UW Instructors: Two Years and Still No Contract?
SEATTLE – After going more than two years without a contract, a group of college instructors says it's still hopeful that it will be able to reach an agreement with the University of Washington.
The International and English Language Program (IELP) faculty decided to unionize in 2011, and the teachers say they've been trying since then for their first contract.
For years, each instructor has worked under separate contracts, mostly for one academic quarter at a time.
Rozanna Carosella, an IELP instructor and an American Federation of Teachers (AFT) Washington member, says the instructors organized primarily to gain more job stability.
"For a bank or a mortgage lender, you are a part-timer,” she explains. “You can't really say that you have a stable, predictable job. So, even if you have been working regularly, steadily, full-time, quarter after quarter, that's a problem."
The university has made what it calls a "last, best and final" offer to the union members, but Carosella says it doesn't change the contract lengths and adds other requirements.
The International and English Language Program works with students who come to UW from other countries, as well as business professionals and graduate students who need English-language skills.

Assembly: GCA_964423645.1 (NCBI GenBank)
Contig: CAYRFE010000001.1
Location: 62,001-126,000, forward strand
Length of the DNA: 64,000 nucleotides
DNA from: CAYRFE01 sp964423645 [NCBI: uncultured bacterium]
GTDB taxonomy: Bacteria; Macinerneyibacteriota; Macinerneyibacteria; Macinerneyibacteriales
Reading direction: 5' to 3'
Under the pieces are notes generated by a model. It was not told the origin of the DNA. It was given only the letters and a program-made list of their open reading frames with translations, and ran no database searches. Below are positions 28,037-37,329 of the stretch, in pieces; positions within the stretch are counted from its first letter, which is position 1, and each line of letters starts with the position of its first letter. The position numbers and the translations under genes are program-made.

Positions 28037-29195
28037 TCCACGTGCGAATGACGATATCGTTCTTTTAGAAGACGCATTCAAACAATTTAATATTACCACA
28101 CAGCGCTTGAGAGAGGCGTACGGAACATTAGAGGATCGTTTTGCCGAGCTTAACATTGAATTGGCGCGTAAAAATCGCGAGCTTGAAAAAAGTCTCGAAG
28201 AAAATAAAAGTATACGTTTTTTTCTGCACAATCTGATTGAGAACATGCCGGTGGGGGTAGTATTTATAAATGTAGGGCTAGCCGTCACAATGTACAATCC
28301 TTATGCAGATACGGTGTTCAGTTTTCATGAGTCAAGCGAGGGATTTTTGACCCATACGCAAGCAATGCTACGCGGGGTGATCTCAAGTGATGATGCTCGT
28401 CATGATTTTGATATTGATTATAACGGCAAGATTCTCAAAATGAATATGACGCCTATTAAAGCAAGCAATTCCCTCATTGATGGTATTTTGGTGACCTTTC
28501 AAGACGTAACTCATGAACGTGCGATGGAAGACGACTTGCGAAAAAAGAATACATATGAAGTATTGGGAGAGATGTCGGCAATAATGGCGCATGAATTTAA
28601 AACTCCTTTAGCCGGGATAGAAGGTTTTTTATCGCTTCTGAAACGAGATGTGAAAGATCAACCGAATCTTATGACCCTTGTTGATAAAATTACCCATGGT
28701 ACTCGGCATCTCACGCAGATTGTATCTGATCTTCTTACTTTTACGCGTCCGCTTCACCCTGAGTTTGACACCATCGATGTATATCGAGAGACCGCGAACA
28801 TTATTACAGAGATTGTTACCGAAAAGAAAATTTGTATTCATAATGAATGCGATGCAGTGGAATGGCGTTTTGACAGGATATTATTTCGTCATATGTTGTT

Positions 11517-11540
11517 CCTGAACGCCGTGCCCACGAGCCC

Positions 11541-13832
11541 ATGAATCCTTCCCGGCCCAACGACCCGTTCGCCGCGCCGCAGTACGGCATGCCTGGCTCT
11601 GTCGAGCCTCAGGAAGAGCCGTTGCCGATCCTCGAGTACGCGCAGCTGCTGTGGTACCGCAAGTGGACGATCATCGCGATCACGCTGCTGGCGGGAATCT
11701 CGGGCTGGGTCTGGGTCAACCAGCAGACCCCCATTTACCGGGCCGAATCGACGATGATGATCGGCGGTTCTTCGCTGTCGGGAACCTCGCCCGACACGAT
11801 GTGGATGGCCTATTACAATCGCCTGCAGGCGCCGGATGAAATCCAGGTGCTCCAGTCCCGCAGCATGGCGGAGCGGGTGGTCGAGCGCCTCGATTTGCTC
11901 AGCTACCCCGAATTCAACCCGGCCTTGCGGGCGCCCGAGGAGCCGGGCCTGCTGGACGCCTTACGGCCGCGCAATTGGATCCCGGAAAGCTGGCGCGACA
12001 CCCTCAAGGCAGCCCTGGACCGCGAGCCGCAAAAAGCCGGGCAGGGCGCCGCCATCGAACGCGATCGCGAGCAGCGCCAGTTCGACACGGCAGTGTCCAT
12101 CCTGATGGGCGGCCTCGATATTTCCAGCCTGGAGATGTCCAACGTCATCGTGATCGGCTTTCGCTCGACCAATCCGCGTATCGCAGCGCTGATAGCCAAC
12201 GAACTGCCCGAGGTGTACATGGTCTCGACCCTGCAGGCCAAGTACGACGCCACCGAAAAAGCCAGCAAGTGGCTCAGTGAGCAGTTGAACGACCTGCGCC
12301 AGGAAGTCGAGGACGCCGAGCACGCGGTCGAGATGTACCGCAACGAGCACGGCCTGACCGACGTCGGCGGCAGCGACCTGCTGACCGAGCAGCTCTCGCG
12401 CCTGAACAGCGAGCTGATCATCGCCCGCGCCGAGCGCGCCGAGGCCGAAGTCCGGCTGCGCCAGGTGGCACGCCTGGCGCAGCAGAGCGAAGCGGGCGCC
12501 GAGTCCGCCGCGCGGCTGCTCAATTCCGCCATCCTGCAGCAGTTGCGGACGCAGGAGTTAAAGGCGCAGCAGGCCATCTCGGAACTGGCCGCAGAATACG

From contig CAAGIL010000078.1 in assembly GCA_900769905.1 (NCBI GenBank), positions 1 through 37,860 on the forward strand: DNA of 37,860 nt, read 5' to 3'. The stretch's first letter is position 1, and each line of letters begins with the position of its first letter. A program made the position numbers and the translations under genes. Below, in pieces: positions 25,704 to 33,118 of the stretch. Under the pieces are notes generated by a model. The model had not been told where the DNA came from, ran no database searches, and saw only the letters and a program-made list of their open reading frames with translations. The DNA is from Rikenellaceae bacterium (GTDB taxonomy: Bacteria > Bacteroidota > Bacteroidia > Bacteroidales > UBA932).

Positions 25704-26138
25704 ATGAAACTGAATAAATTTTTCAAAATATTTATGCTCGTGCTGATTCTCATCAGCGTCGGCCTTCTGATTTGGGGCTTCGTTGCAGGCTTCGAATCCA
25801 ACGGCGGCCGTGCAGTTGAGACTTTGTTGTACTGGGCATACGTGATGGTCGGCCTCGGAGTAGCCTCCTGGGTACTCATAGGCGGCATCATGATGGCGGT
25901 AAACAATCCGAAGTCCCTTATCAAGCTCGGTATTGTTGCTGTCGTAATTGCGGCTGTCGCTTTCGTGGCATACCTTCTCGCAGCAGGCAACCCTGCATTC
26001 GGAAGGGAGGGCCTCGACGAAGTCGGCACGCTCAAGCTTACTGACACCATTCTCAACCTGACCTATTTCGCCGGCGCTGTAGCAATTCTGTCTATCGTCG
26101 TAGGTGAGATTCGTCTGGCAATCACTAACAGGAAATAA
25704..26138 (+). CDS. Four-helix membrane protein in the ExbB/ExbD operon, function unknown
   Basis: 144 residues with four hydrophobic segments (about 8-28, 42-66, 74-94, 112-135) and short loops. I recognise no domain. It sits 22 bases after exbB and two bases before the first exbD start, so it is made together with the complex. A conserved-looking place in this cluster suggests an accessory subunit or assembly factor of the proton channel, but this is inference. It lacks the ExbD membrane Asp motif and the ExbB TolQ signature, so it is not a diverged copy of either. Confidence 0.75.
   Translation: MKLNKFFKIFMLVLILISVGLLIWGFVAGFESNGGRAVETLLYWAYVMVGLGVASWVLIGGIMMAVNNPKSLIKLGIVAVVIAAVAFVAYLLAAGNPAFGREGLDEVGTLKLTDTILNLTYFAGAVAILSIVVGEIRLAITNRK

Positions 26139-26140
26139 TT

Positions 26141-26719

Carosella says other workers at the school have received raises this year, but the instructors’ salaries are tied to whether or not they accept the university's offer.
She adds the instructors' overarching concern is that they feel they're being treated differently than other faculty members.
"I would say, ‘No, it's not fair, and no, it's not reasonable,’” she says. “Anybody, no matter what your job is, would have a little problem with having your status and your security and your salary churn every year. Nobody wants to play musical chairs."
Carosella says two years of negotiating have taken a toll on morale in the department, and have made it harder to recruit and retain instructors.